A look at Oman's Sahim II and Shams Dubai

Oman and the United Arab Emirates (UAE) have both set out high targets for switching to renewable energy sources. Oman's National Energy Strategy aims to derive 30% of electricity from renewable sources by 2030, whilst the UAE's vision is to produce 75% of its energy from clean sources by 2050. 

In line with these targets, both countries have launched initiatives to install solar photovoltaic (PV) panels on residential properties as well as on public and private facilities. HH Sheikh Mohammed bin Rashid Al Maktoum, Vice President and Prime Minister of the UAE and Ruler of Dubai has called for solar panels to be installed on every roof in Dubai by 2030, with the Dubai Clean Energy Strategy 2050 having interim targets of 7% of solar power by 2020, and 25% by 2030.


The Sahim Scheme was launched in May 2017 by the Oman Authority for Electricity Regulation (AER), now known as the Authority for Public Services Regulation (ASPR) and is structured in two phases:

Sahim I – phase I commenced in May 2017, and allows larger households and businesses to install small grid connected PV systems at their own cost, and claim an export tariff (known as the bulk supply tariff) for any exported electricity (essentially a feed-in-tariff).

Sahim II – phase II is targeted at solar PV developers who will be granted a contract to build, own and operate small grid connected PV systems on multiple properties across Oman. The scheme aims to cover 10-30% of residential premises in Oman, translating to around 250,000 rooftop installations or roughly 1GW of solar capacity by 2025-2030. The pilot batch of Sahim will target 3000-5000 houses in Muscat to reach 100,000 houses by 2023. 

ASPR intends to launch a competitive procurement for Sahim II and shall invite developers to submit proposals to build, own and operate PV systems at residential premises across Muscat, (sites to be designated by ASPR in the RFP). The costs of installing and operating PV systems will not be met by the individual property owners but instead will be met by a private developer. It is intended that the procurement will be launched either at the close of 2020 or Q1 2021, and will consist of a one stage RFP (no EOI) with the tender documents being published on the ASPR website.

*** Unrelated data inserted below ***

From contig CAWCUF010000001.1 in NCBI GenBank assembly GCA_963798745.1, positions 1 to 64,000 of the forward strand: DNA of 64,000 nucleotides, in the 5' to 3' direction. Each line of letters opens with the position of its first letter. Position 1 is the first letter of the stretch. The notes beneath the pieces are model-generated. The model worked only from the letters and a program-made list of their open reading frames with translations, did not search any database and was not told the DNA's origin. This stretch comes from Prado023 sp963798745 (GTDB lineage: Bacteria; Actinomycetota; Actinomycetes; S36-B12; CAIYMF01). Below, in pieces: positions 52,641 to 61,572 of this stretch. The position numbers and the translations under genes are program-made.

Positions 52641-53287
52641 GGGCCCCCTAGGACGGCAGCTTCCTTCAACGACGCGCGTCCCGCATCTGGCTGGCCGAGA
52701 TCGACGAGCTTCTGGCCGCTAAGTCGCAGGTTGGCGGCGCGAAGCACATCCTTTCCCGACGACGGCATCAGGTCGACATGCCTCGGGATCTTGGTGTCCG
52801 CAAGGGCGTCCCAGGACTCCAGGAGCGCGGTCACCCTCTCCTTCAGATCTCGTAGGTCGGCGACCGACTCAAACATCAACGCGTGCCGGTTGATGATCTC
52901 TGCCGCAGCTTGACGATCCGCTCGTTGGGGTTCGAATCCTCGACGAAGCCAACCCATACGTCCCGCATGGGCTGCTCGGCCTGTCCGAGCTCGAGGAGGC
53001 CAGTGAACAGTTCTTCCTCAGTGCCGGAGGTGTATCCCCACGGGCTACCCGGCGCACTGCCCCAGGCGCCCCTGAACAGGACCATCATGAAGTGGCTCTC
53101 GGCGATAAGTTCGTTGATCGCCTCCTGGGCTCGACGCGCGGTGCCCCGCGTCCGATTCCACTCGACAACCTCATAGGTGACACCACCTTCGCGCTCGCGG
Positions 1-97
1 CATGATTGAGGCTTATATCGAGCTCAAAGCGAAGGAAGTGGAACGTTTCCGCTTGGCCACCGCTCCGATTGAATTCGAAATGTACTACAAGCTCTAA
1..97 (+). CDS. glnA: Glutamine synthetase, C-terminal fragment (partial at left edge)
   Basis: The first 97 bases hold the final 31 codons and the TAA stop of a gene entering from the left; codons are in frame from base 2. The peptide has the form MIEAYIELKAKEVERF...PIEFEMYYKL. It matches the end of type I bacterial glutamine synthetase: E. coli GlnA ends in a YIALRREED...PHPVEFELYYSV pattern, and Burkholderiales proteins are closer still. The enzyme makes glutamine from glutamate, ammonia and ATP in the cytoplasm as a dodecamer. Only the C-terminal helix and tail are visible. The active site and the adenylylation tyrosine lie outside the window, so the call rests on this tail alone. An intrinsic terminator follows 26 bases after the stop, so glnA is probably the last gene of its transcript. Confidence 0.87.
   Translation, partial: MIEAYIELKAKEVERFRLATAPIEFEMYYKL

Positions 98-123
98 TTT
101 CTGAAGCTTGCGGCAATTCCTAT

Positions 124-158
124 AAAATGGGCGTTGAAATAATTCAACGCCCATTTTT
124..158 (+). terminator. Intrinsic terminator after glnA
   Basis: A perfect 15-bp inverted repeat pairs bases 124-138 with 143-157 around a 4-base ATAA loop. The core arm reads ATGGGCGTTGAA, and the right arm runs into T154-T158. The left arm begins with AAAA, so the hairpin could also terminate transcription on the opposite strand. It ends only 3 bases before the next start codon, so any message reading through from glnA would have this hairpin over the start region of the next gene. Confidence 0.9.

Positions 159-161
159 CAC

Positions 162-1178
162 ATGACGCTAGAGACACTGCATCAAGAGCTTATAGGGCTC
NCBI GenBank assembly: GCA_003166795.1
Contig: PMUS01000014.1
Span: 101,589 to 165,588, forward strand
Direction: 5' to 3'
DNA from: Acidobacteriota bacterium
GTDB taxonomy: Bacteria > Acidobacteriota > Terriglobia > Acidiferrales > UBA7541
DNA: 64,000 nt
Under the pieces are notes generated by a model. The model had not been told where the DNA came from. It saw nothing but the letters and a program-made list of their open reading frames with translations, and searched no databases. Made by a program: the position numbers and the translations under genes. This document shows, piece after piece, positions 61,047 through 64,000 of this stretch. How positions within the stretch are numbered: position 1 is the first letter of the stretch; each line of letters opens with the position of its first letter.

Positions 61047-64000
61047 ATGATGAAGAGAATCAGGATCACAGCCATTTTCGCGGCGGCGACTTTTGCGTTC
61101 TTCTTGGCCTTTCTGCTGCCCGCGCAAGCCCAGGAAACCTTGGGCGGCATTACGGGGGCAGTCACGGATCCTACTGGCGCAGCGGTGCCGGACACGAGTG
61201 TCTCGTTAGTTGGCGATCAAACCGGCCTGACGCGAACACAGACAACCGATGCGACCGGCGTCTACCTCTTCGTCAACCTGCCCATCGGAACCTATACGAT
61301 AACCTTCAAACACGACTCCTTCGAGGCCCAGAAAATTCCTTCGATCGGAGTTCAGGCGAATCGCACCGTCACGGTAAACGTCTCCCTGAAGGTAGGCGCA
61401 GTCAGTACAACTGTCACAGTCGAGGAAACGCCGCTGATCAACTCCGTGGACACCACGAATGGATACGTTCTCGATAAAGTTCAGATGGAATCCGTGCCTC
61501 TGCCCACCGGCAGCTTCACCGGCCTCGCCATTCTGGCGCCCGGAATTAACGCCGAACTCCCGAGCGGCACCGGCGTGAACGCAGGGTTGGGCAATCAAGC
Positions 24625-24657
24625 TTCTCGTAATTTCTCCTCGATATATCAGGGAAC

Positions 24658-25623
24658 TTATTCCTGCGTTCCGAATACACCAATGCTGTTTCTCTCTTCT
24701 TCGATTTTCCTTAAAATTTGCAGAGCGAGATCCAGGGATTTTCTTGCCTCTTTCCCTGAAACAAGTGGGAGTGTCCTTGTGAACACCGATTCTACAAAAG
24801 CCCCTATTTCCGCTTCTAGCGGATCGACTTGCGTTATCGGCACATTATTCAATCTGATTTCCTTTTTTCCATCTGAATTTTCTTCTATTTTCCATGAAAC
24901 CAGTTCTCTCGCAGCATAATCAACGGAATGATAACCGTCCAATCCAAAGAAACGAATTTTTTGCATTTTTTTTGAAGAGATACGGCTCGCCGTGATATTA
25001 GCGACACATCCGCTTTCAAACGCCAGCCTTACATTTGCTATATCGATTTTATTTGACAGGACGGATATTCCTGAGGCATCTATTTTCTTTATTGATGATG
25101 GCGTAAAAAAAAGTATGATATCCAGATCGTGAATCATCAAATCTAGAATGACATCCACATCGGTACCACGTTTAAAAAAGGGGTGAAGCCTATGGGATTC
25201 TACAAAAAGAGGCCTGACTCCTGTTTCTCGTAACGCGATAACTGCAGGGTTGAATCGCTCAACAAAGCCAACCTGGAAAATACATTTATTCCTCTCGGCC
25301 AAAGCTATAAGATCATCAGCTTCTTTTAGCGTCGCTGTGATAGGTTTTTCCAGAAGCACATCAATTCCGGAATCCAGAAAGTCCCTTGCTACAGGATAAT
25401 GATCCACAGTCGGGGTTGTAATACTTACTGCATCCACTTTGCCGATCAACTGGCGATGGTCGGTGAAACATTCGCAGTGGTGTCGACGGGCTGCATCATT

ASPR have set out that:

  • the initial RFP shall request proposals for around 2.5 - 3 MW capacity in total, over a number of different sites, with each individual site consisting of approximately 3 – 7 KW;
  • the winner bidder shall enter into a Demand Management Framework Agreement (DMFA) with Muscat Electricity Distribution Co, which will cover multiple sites. The DMFA is essentially a long term performance-based contract which shall remunerate the developer for investment as well as a return on investment;
  • the winning bidder shall also enter into a separate agreement with the property owners, the 'Customer Participation Agreement' which sets out the relationship between the developer and the property owner in relation to access rights and asset ownership (property owners will have no ownership rights over the PV systems but will benefit from lower bills over the life of such systems); 
  • property owners will benefit through the free use of electricity generated by the solar PV installation on their property (from the 5th year onwards)
  • property owners will be required to make a one-time contribution to ASPR to participate in Sahim II based on expected savings on their electricity bills

According to officials, interest in Sahim II has been strong, with a number of homeowners downloading the Sahim Mobile Application which allows them to calculate how many solar panels they could place on their property and how this would affect their energy bill. 


The Dubai Electricity & Water Authority (DEWA) created the Shams Dubai solar program in early 2015. Shams allows DEWA customers to install solar panels on their property, and use the produced solar energy to reduce their monthly electricity bill. By October 2019, 1,354 PV installations in Dubai were already connected with a total capacity of 125megawatts (MW). The goal is to reach 5,000 megawatts by 2030. 

The system is based on "net metering", whereby any surplus electricity not used is immediately sold back to the grid at the same price, and the customer is only billed at the end of the month for the net amount used. If a customer produces more energy in a month than they have consumed, DEWA allows for rolling this over to next month, further reducing the electricity bill in the next month. The advantage of net metering is that customers stay connected to the DEWA grid, therefore combining the reliability of a grid connection with the lower cost of solar energy.